Investigation of the Effect of Decitabine on Hep-2 Cell Line at Chromosomal Level

Murat Kaya, Ilknur Suer


DNA methylation is an epigenetic event that is defined as the binding of a methyl group via DNA methyl transferases (DNMTs) to the fifth carbon of cytosine in the CpG dinucleotide. Regulation of the expressions of tissue-specific genes, regulation of gene expressions during development, X inactivation and imprinting events are caused by DNA methylation. The aberrant DNA methylation associated with various diseases, especially cancers, is one of the most studied epigenetic mechanisms. Decitabine, a nucleoside analogue, inhibits DNMT enzymes and causes hypomethylation in the genome. There are many studies investigating the aberrant DNA methylation status in the genome of cells treated with Decitabine. Karyotype analysis is a cytogenetic method, which has been used successfully for the detection of both numerical and structural chromosomal abnormalities for many years. Hep-2 is a laryngeal cancer cell line, which is, used to investigate various genetic and epigenetic changes at the molecular level that revealed important information about the initiation and development of laryngeal cancer. However, the number of studies showing the chromosomal structure of Hep-2 cells is insufficient. The effects of Decitabine on cell morphology in different cell lines, its relationship with proliferation of the cells and its effects on chromosomes have been studied. However, the number of studies showing the effect of Decitabine at the chromosomal level in Hep-2 cell lines is also very limited. In current study, we investigated the chromosomes of Hep-2 cells cultured 72 hours with 1 μM and 10 μM Decitabine and without Decitabine.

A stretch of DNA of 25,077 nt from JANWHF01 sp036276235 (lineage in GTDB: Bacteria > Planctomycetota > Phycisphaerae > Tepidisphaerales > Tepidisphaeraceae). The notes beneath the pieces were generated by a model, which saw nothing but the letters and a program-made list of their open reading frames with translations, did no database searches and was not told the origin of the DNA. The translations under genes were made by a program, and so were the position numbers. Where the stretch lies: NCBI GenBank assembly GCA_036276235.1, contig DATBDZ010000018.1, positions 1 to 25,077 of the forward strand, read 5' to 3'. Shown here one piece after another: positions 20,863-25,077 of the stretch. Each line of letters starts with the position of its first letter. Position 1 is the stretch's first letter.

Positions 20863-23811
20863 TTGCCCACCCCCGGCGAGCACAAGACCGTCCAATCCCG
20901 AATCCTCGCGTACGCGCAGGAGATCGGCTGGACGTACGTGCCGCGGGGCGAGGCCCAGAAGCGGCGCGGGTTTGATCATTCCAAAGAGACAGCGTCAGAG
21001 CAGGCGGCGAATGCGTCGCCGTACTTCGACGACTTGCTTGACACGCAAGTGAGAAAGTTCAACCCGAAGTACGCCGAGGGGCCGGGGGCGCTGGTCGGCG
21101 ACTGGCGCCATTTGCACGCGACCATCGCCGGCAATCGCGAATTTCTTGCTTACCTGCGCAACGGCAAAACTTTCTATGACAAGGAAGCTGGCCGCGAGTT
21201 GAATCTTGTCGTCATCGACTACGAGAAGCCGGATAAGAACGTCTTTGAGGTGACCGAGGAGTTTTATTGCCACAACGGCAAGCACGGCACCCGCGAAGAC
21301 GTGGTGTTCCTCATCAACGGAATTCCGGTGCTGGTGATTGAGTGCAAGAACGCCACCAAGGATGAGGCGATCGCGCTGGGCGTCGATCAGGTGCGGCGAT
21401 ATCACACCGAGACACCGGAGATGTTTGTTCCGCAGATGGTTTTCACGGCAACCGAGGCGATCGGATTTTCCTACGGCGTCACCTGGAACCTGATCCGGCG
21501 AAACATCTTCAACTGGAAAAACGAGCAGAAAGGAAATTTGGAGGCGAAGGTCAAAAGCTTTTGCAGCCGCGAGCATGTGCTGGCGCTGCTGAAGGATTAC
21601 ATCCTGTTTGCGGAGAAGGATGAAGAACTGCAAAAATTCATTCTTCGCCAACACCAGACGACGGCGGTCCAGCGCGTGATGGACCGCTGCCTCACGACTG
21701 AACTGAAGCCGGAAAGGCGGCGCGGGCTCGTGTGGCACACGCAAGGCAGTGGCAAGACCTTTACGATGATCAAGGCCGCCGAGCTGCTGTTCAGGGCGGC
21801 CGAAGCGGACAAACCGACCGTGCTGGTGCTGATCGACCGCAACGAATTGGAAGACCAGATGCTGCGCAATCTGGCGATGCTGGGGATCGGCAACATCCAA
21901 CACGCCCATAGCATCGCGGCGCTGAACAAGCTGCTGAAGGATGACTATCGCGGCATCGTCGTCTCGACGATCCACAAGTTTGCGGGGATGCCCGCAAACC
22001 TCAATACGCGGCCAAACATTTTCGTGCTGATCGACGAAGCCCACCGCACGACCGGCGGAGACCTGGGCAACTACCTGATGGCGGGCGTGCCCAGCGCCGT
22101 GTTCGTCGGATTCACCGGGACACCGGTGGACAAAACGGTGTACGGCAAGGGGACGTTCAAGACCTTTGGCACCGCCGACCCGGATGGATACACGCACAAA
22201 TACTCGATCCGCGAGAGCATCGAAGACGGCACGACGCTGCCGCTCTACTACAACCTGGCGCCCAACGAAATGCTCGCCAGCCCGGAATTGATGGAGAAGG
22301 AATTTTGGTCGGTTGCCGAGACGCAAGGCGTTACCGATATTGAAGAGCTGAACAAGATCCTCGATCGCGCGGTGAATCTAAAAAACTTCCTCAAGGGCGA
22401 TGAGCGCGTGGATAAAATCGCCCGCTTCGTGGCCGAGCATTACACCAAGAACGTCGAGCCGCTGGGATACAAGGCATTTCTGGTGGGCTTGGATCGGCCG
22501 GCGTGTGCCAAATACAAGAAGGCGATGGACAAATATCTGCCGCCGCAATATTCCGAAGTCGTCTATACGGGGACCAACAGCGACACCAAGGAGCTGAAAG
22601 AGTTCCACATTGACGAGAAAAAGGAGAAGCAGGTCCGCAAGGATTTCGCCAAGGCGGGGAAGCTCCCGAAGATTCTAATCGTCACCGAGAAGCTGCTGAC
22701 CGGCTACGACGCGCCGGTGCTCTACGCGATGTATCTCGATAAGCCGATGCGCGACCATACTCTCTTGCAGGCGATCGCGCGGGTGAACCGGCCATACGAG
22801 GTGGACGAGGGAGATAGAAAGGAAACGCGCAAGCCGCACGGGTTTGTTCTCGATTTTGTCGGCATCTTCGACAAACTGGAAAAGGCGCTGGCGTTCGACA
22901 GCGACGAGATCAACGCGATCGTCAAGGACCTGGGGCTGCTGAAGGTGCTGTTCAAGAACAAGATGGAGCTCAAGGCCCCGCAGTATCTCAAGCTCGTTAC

Keywords: Cell lines, Hep-2 cell line, Karyotyping, Decitabine, DNA methylation

DOI: 10.7176/JSTR/5-4-11

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ISSN (online) 2422-8702